May the force be with you

It should have become apparent by now dear readers, that I’m a person fascinated by paradox. And as luck would have it, I happen to live in a city that keeps on throwing them out for me like bread to a begging duck. Of all of the paradoxes Paris can offer, this Sunday 1st May sees the one of the largest of all when two festivals collide on the same day, fusing beauty and fury, friendship and dissatisfaction. Crikey, what a cocktail.

Kim Mai1 2aAs is the case in many countries throughout the world, the first day of the month of May is officially known over here as la Fête de Travail or Labour Day. Originating in the US, the day became a commemoration of the Haymarket affair in Chicago in 1886, in which four demonstrators were killed when striking workers clashed with police, but encompasses a wider celebration of labourers, the working classes and international workers rights.

So the obvious way to pay respects to the universal working spirit would be, well, to work your behind off earnestly and conscientiously for at least one day of our lives. But to save us all pulling too many muscles, most countries designate May 1st as a public holiday meaning we all get to put our feet up instead. Sadly for the French this year it falls on a Sunday without the offer of a Monday off work in lieu.

Rather than letting the day pass in a relaxing haze, the French use this day to do what they do best – no, not indulging in a four-hour lunch, much more energetic than that, they like to protest. Whatever you’ve got a bee in your bonnet about it doesn’t matter; on this day you have the right to shout loud and proud ‘down with that sort of thing’ about whatever subject you choose. ‘Spot the protest’ can be a wonderful game as you watch the yelling crowds weave through the streets, trying to guess exactly what it is they’re complaining about. Many a time I’ve been completely stumped.

Kim Mai1 1If organised objection isn’t your thing, then happily on the other side of the paradoxical May 1st coin, things are far quieter, prettier, and friendlier. The day also goes by the name la Fête du Muguet after the tiny white lily-of-the-valley that is traditionally given to close friends and family as a sign of love and affection. King Charles IX was the first to do so in 1561 and the tradition has lasted throughout the years, apparently most popular in the Île-de-France region around Paris.

Just one more paradox to leave you with, and undoubtedly the most confusing. May is widely considered the spring-iest of months and so as the calendar leaves April behind and runs forward to meet it, the day marks a celebration of the return of good weather. A lovely thought for sure, but this year this beautiful weather sentiment falls in the same week when Paris saw mid-spring snow. Brow-furrowing, head-shaking stuff. Let’s hope the new month gives us a bit of a climatic break or I might just be forced to rustle up a placard real quick and get out there to protest against those pesky weather Gods…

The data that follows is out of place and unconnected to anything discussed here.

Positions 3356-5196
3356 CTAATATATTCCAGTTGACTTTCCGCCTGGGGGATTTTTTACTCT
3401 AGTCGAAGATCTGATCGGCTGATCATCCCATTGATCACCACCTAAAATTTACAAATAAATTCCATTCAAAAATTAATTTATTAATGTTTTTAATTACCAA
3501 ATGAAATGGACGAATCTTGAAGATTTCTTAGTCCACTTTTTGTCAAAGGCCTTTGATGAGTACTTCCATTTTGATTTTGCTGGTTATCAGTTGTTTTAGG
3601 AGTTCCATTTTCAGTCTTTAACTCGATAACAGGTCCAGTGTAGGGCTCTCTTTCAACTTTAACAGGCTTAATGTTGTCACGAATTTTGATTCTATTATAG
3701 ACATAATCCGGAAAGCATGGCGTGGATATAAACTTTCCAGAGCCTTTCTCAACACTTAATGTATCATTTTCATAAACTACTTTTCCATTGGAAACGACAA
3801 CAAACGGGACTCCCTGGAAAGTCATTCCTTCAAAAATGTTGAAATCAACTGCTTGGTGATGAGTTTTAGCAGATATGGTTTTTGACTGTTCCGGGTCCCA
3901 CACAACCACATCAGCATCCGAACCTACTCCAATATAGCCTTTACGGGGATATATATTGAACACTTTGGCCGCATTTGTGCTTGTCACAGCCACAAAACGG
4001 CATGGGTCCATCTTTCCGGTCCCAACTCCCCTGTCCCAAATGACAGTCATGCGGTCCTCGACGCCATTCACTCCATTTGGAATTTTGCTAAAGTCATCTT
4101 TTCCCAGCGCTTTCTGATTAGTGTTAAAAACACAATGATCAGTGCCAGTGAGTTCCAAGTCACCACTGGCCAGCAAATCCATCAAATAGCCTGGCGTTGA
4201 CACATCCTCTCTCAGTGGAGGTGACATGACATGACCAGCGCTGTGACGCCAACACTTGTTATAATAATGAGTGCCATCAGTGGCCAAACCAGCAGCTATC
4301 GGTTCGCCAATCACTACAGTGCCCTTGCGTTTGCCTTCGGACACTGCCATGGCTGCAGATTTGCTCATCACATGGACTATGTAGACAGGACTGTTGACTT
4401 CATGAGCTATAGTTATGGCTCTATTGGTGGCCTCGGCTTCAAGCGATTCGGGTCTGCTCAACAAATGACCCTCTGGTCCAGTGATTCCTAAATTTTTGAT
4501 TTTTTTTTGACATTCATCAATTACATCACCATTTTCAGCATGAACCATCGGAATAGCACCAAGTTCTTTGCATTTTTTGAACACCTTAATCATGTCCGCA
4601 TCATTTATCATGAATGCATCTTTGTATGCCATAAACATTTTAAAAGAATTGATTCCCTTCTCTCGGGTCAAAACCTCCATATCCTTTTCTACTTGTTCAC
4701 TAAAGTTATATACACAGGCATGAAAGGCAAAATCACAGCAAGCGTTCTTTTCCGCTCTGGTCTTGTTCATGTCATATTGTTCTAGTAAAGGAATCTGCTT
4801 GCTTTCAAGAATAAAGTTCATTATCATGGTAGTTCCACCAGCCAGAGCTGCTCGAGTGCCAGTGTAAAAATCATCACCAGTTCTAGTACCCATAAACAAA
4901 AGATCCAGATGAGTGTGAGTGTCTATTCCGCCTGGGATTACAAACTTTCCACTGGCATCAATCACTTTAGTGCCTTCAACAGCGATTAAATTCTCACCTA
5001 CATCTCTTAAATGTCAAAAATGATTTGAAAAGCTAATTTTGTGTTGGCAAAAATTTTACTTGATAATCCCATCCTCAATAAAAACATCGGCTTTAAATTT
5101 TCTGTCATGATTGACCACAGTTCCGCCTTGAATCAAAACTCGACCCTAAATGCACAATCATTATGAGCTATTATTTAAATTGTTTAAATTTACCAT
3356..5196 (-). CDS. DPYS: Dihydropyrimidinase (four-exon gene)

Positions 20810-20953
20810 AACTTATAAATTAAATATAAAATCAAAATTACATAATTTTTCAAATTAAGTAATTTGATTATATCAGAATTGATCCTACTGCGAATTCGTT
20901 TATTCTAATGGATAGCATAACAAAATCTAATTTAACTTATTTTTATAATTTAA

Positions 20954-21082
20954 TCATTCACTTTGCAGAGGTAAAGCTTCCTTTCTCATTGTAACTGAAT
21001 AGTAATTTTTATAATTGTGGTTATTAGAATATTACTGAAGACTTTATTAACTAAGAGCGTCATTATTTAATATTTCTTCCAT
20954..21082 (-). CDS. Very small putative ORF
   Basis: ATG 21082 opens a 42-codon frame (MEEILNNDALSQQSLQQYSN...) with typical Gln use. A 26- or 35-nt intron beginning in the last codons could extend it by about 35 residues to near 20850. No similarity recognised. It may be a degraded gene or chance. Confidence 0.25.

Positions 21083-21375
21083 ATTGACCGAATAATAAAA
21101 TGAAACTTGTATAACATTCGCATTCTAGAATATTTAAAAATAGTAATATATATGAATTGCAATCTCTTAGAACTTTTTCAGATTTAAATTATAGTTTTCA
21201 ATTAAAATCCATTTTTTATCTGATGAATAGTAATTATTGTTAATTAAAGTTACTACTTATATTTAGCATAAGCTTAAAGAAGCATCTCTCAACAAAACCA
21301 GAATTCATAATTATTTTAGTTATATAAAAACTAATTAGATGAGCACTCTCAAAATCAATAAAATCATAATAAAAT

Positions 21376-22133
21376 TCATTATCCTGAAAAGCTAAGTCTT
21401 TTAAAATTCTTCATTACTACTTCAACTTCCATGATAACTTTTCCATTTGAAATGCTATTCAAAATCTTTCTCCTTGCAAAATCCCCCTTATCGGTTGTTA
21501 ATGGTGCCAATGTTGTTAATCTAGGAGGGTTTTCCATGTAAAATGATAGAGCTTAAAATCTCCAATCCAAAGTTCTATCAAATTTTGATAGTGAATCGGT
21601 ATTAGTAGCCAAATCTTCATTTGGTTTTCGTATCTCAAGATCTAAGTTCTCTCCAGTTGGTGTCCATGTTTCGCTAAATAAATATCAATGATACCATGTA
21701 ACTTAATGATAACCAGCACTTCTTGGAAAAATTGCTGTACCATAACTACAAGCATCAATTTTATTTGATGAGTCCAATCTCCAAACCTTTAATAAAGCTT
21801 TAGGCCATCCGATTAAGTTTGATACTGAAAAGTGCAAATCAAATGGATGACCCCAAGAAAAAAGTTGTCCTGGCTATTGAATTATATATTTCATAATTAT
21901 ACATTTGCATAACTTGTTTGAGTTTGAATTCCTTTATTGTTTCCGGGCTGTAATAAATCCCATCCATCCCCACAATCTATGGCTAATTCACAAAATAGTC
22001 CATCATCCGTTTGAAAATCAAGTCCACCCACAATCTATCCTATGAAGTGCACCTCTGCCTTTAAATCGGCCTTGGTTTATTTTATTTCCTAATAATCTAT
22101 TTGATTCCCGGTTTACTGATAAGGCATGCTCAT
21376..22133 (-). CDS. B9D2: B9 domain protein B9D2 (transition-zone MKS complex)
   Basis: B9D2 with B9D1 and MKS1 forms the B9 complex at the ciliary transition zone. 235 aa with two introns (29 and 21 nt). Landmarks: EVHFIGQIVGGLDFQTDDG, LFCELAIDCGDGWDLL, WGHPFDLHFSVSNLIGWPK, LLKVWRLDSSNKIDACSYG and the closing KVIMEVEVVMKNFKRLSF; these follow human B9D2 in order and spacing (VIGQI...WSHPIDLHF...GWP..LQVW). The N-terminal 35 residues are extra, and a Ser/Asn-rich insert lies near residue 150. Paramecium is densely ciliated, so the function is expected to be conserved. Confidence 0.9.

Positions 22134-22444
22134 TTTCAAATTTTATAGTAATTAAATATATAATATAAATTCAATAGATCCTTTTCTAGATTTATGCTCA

Petal, I’m back!

Kim flower 4Hello? It’s me! No, I haven’t entirely disappeared off the face of the earth and left Paris with my tail between my legs; I’m very much here and still plugging away at uncovering the city’s secrets. Apologies for the lengthy pause; the Motherland got hold of me and wouldn’t let me go and when you’re happily stuck in rural England without the technology to get the blog updated (doh!), there’s nothing for it but to dig your Mum a veg patch. So that’s what I did.

Happily in my absence Paris has had her gardening gloves on too, and she’s positively blooming in colour as the spring sunshine blankets the streets. Seeing beautiful flowers at every turn made me pine for a visit to one of my favourite places in the very centre of the city, where nature’s own art reigns as king – the Marché aux Fleurs on the Ile de la Cité.

Kim flower 1Well I say ‘king’, but if we’re being proper, the full name is Marché aux Fleurs Reine Elizabeth II, as in June 2014 on a visit to commerate the 70th anniversary of D-day, our Queen Liz’s name was added to the full title as a gift from the French state. Since our dear monarch turns 90 this month, it seemed more than appropriate to pay her plaque a visit (and try and find some parsley for the windowsill too).

Kim flower 2Long though her reign may be, the market has been around much longer, having existed in some form or another since at least 1808. Its distinctive green pavilions were an addition in the early 20th century meaning that rain shouldn’t ruin the hunt for the perfect pot plant. Wander through the leaf-filled aisles spilling out into the open air, and you’ll forget you’re slap-bang in the middle of Paris, nestled in the heart of its biggest central island. Whereas plants grow from seed into magnificent blooms, even the grandest of cities has to start from a tiny geographical grain, and it was right here way back in 52 BC that the first settlers were believed to have set up camp.

Kim flower 6Whatever your horticultural needs, you’ll find them answered with a huge array of pot plants, flowers (though less of the cut kind), herbs, trees and shrubs, with even tiny cactuses for the less green-fingered. Head over the threshold of the individual shops and your present-finding stresses will be calmed with a not-tourist-tacky range of ornaments, knick knacks and plant-themed merchandise that serve nicely as gifts for those gardeners in your life.

Kim flower 5Head over on a Sunday and the feathered ferns turn into real-life plumes when the bird market pecks the plants into submission. Not quite as exotic as it sounds, it’s more of a magnet for strange small-time bird traders to make a bob or two on a couple of off-loaded zebra finches, but worth a look if you’re in the vicinity nonetheless. Because who knows, maybe a sorry looking budgie is the perfect birthday gift for the Queen who has everything?